The Benton-Franklin Substance Abuse Coalition (BFSAC) has served Benton and Franklin Counties for fifteen years. It has developed a multi-strategy Continuum of Prevention and served as a greenhouse coalition by spinning off or founding several prevention programs and coalitions, which continue to collaborate as members of the coalition. The addition of the "Strengthening Families Program 10-14", a best-practice, multi-cultural program, will help bridge this gap by starting a new community-focused collaborative initiative. It is designed to prevent teen substance abuse by strengthening parenting skills and building family strength, all essential elements in addressing drug abuse.

City of Longview – Longview Police Department
Award Amount: $99,924

The Longview Drug-Free Communities Program is a coalition led by the Problem Solving Partnership, which was established in 1997 to answer the Highland's growing drug and crime problems. In 2003, crime in Longview rose 27%, and the 33rd and Dorothy area, which the program will now include, was at the center of the crime increases. Family and community domain groups will create local strategies to reduce substance abuse among youth, improve prevention, and reduce drug use in the neighborhood. The Problem Solving Partnership works closely with Longview Schools, Cowlitz County Health and Human Services, law enforcement, community groups, and residents to support activities through domain task groups and evaluate their impact.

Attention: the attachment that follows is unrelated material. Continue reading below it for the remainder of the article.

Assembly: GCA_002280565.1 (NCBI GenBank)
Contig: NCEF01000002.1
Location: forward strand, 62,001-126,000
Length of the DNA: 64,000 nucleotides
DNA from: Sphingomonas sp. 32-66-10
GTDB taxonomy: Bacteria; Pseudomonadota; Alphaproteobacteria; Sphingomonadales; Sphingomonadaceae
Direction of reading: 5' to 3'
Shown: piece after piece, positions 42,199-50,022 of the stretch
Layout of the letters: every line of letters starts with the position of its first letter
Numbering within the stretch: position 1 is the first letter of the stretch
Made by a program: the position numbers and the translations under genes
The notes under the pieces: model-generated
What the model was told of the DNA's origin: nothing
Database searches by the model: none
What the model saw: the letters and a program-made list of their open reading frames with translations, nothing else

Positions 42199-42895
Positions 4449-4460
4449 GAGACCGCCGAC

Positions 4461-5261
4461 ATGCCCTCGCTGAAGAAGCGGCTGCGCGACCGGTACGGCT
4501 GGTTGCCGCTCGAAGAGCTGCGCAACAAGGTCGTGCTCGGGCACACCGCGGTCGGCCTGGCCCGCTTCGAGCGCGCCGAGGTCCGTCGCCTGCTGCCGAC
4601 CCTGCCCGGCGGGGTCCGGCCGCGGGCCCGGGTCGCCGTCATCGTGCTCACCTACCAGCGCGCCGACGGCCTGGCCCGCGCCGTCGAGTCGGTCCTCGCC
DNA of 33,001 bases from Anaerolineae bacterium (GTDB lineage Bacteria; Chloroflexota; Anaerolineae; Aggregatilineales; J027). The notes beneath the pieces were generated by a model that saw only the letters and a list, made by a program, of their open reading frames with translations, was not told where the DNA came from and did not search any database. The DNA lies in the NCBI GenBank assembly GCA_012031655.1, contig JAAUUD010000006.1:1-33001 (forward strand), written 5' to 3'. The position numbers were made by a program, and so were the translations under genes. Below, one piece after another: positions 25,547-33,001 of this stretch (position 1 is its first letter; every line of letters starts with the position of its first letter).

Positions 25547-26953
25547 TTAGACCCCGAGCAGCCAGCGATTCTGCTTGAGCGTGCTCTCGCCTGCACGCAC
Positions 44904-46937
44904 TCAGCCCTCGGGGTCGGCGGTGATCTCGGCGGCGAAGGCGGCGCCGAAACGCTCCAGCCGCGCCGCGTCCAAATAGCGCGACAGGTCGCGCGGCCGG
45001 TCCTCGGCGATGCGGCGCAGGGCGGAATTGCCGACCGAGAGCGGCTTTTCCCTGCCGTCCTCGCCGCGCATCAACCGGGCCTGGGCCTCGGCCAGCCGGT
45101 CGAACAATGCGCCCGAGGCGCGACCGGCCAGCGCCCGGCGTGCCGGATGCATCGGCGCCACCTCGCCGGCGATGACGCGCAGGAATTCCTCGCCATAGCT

Federal Way – Wonderwood Village DFC Coalition
Award Amount: $100,000

The 2,792 students of the ‘Wonderwood Village Coalition’ represent the Southeast Corner of the City of Federal Way WA. In 2003-2004, the PTA Drug Free Communities’ Wonderwood Village Coalition seeks to reduce youth drug and alcohol use to decrease future adult substance abuse. In consultation with the State PTA, the Coalition developed this proposal with the Drug Free Schools and Communities technical assistance group at the University of Washington—using six evidence-based strategies of successful school-community prevention networks. The PTA-led Coalition will expand to a 5-school “Village” through a national Communities in Schools model serving a wide diversity of families based on an Urban Village resource cluster.

Seattle – Seattle Neighborhood Group
Award Amount: $93,995

The Southwest Communities for Drug-Free Youth (SWCFDFY) Project serves the Southwest Seattle Weed and Seed site, which consists of part of the Delridge neighborhood of Southwest Seattle and part of the White Center community. The group seeks to reduce participation and involvement in illegal gang and drug activities. For this program, the SWCFDFY goals are to working with the community to set expectations and standards for non-drug use among youth living in the area; decreasing the actual and perceived availability of drugs (including alcohol, tobacco, and illicit drugs) within the area; decreasing low neighborhood attachment by promoting positive activities that engage youth, families, community members, businesses and law enforcement; expanding, strengthening and maintaining the Coalition so that it is empowered to take leadership and help make positive changes within the area.